Please use this identifier to cite or link to this item: http://localhost/handle/Hannan/130666
Title: The Martian: Examining Human Physical Judgments across Virtual Gravity Fields
Authors: Tian Ye;Siyuan Qi;James Kubricht;Yixin Zhu;Hongjing Lu;Song-Chun Zhu
Year: 2017
Publisher: IEEE
Abstract: This paper examines how humans adapt to novel physical situations with unknown gravitational acceleration in immersive virtual environments. We designed four virtual reality experiments with different tasks for participants to complete: strike a ball to hit a target, trigger a ball to hit a target, predict the landing location of a projectile, and estimate the flight duration of a projectile. The first two experiments compared human behavior in the virtual environment with real-world performance reported in the literature. The last two experiments aimed to test the human ability to adapt to novel gravity fields by measuring their performance in trajectory prediction and time estimation tasks. The experiment results show that: 1) based on brief observation of a projectile's initial trajectory, humans are accurate at predicting the landing location even under novel gravity fields, and 2) humans' time estimation in a familiar earth environment fluctuates around the ground truth flight duration, although the time estimation in unknown gravity fields indicates a bias toward earth's gravity.
URI: http://localhost/handle/Hannan/130666
volume: 23
issue: 4
More Information: 1399,
1408
Appears in Collections:2017

Files in This Item:
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7829434.pdf1.43 MBAdobe PDF
Title: The Martian: Examining Human Physical Judgments across Virtual Gravity Fields
Authors: Tian Ye;Siyuan Qi;James Kubricht;Yixin Zhu;Hongjing Lu;Song-Chun Zhu
Year: 2017
Publisher: IEEE
Abstract: This paper examines how humans adapt to novel physical situations with unknown gravitational acceleration in immersive virtual environments. We designed four virtual reality experiments with different tasks for participants to complete: strike a ball to hit a target, trigger a ball to hit a target, predict the landing location of a projectile, and estimate the flight duration of a projectile. The first two experiments compared human behavior in the virtual environment with real-world performance reported in the literature. The last two experiments aimed to test the human ability to adapt to novel gravity fields by measuring their performance in trajectory prediction and time estimation tasks. The experiment results show that: 1) based on brief observation of a projectile's initial trajectory, humans are accurate at predicting the landing location even under novel gravity fields, and 2) humans' time estimation in a familiar earth environment fluctuates around the ground truth flight duration, although the time estimation in unknown gravity fields indicates a bias toward earth's gravity.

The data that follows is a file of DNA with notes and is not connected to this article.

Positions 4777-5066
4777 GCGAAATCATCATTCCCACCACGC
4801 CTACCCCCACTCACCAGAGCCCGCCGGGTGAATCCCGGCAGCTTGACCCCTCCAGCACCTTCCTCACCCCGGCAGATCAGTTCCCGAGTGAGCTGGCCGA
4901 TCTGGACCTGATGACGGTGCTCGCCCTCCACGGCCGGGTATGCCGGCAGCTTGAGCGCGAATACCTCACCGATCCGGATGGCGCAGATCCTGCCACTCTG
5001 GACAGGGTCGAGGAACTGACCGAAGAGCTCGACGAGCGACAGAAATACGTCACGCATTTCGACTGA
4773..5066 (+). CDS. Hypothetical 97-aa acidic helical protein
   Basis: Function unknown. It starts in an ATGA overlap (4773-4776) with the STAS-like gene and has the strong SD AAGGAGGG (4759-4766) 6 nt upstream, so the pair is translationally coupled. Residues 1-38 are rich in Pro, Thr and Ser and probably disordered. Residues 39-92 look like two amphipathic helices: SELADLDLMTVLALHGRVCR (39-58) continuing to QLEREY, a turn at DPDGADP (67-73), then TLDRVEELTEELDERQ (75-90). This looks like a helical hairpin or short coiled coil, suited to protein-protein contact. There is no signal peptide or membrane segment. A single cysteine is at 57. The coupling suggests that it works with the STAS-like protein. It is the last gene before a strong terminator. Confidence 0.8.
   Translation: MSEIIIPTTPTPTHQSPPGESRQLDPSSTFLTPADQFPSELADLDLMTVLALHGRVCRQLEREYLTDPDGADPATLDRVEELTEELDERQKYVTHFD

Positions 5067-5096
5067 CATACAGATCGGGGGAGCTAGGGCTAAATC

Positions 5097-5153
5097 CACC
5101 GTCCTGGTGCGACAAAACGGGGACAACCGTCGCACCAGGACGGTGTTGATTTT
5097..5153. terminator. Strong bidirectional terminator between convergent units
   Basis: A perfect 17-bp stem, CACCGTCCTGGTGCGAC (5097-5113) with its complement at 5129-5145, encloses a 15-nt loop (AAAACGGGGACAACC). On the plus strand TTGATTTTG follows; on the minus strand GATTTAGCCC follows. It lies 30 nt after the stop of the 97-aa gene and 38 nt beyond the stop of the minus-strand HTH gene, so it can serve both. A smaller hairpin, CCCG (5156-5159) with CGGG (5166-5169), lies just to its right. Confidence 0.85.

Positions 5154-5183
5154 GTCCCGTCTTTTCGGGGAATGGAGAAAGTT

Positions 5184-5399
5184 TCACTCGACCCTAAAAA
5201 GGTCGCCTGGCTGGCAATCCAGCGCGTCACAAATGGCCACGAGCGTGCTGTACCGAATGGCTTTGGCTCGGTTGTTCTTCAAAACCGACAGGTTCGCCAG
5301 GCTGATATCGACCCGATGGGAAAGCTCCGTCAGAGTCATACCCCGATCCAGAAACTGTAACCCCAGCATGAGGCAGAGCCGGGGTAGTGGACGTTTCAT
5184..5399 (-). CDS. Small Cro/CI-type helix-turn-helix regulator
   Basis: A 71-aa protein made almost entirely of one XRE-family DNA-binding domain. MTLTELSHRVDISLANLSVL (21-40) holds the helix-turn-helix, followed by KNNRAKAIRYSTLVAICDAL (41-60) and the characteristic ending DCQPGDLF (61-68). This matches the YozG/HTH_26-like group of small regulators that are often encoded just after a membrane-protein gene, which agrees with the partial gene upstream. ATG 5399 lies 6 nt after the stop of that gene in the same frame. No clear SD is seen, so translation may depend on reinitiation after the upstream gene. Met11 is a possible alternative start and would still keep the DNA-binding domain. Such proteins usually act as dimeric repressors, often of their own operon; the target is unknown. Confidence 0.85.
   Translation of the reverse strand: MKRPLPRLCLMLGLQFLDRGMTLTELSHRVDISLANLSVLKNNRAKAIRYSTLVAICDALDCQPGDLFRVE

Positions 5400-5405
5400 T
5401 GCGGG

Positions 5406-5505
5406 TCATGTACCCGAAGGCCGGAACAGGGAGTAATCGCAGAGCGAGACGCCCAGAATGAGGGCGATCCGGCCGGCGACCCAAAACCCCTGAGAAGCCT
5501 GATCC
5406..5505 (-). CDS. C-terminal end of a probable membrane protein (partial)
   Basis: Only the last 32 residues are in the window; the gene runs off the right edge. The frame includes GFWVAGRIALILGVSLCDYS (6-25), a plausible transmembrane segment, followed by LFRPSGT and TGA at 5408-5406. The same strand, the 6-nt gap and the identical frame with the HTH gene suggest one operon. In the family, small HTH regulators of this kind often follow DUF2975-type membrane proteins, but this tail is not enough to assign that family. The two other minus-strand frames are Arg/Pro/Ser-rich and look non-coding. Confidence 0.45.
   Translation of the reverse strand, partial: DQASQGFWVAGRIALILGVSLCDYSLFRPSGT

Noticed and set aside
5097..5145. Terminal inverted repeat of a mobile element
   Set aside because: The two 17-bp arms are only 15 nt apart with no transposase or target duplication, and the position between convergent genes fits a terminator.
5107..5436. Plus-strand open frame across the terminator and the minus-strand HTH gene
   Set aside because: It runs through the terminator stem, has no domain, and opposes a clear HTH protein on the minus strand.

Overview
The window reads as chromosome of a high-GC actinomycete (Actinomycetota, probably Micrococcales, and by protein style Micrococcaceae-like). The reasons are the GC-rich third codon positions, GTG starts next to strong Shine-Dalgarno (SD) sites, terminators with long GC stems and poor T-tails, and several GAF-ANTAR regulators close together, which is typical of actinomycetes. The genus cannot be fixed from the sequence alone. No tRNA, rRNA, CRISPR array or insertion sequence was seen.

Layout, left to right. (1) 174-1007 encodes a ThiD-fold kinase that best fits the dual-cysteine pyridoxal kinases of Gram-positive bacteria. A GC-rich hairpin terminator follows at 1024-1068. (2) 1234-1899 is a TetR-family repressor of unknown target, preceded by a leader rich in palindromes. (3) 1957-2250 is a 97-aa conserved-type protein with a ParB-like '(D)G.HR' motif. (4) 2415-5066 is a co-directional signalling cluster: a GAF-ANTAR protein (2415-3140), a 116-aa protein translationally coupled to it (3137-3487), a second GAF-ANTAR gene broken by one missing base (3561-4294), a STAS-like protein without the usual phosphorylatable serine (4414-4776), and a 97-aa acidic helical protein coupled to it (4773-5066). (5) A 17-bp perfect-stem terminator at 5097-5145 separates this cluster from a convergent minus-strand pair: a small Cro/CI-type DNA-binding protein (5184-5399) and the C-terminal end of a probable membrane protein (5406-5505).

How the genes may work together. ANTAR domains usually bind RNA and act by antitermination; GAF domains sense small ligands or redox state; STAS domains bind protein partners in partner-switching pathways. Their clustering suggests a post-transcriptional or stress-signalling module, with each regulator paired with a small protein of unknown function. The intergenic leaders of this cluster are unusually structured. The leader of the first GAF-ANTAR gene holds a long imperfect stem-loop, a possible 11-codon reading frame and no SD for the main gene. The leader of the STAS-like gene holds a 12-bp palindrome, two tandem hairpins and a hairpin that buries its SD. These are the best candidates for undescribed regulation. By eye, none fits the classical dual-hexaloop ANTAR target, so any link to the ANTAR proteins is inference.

URI: http://localhost/handle/Hannan/130666
volume: 23
issue: 4
More Information: 1399,
1408
Appears in Collections:2017

Files in This Item:
File SizeFormat 
7829434.pdf1.43 MBAdobe PDF
Title: The Martian: Examining Human Physical Judgments across Virtual Gravity Fields
Authors: Tian Ye;Siyuan Qi;James Kubricht;Yixin Zhu;Hongjing Lu;Song-Chun Zhu
Year: 2017
Publisher: IEEE
Abstract: This paper examines how humans adapt to novel physical situations with unknown gravitational acceleration in immersive virtual environments. We designed four virtual reality experiments with different tasks for participants to complete: strike a ball to hit a target, trigger a ball to hit a target, predict the landing location of a projectile, and estimate the flight duration of a projectile. The first two experiments compared human behavior in the virtual environment with real-world performance reported in the literature. The last two experiments aimed to test the human ability to adapt to novel gravity fields by measuring their performance in trajectory prediction and time estimation tasks. The experiment results show that: 1) based on brief observation of a projectile's initial trajectory, humans are accurate at predicting the landing location even under novel gravity fields, and 2) humans' time estimation in a familiar earth environment fluctuates around the ground truth flight duration, although the time estimation in unknown gravity fields indicates a bias toward earth's gravity.
URI: http://localhost/handle/Hannan/130666
volume: 23
issue: 4
More Information: 1399,
1408
Appears in Collections:2017

Files in This Item:
File SizeFormat 
7829434.pdf1.43 MBAdobe PDF